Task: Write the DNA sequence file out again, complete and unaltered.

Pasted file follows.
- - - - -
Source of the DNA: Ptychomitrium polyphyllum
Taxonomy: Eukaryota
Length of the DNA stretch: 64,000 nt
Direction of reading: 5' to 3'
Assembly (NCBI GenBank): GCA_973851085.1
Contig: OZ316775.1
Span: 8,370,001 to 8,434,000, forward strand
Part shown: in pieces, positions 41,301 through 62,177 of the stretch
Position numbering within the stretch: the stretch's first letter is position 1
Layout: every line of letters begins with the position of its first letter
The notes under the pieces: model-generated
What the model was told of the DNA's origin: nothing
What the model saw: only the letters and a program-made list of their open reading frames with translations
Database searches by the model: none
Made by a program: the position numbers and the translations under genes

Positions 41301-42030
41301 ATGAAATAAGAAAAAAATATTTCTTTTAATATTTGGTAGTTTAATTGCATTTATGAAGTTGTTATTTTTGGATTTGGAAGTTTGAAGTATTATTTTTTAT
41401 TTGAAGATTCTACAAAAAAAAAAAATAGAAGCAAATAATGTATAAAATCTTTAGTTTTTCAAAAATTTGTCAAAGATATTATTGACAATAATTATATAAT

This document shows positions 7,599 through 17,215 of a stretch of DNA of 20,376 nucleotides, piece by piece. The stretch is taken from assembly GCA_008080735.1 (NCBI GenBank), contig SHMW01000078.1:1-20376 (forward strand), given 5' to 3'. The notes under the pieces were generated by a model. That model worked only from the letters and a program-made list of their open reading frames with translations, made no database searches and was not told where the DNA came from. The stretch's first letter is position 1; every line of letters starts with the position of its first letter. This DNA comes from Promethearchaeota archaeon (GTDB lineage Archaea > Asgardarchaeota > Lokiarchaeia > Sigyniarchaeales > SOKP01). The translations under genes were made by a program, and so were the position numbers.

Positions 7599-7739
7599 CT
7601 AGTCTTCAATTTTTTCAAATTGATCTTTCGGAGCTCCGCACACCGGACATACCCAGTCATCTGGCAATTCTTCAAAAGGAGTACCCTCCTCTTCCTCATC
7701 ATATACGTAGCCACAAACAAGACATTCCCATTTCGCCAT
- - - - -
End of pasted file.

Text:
Source of the DNA: Ptychomitrium polyphyllum
Taxonomy: Eukaryota
Length of the DNA stretch: 64,000 nt
Direction of reading: 5' to 3'
Assembly (NCBI GenBank): GCA_973851085.1
Contig: OZ316775.1
Span: 8,370,001 to 8,434,000, forward strand
Part shown: in pieces, positions 41,301 through 62,177 of the stretch
Position numbering within the stretch: the stretch's first letter is position 1
Layout: every line of letters begins with the position of its first letter
The notes under the pieces: model-generated
What the model was told of the DNA's origin: nothing
What the model saw: only the letters and a program-made list of their open reading frames with translations
Database searches by the model: none
Made by a program: the position numbers and the translations under genes

Positions 41301-42030
41301 ATGAAATAAGAAAAAAATATTTCTTTTAATATTTGGTAGTTTAATTGCATTTATGAAGTTGTTATTTTTGGATTTGGAAGTTTGAAGTATTATTTTTTAT
41401 TTGAAGATTCTACAAAAAAAAAAAATAGAAGCAAATAATGTATAAAATCTTTAGTTTTTCAAAAATTTGTCAAAGATATTATTGACAATAATTATATAAT

This document shows positions 7,599 through 17,215 of a stretch of DNA of 20,376 nucleotides, piece by piece. The stretch is taken from assembly GCA_008080735.1 (NCBI GenBank), contig SHMW01000078.1:1-20376 (forward strand), given 5' to 3'. The notes under the pieces were generated by a model. That model worked only from the letters and a program-made list of their open reading frames with translations, made no database searches and was not told where the DNA came from. The stretch's first letter is position 1; every line of letters starts with the position of its first letter. This DNA comes from Promethearchaeota archaeon (GTDB lineage Archaea > Asgardarchaeota > Lokiarchaeia > Sigyniarchaeales > SOKP01). The translations under genes were made by a program, and so were the position numbers.

Positions 7599-7739
7599 CT
7601 AGTCTTCAATTTTTTCAAATTGATCTTTCGGAGCTCCGCACACCGGACATACCCAGTCATCTGGCAATTCTTCAAAAGGAGTACCCTCCTCTTCCTCATC
7701 ATATACGTAGCCACAAACAAGACATTCCCATTTCGCCAT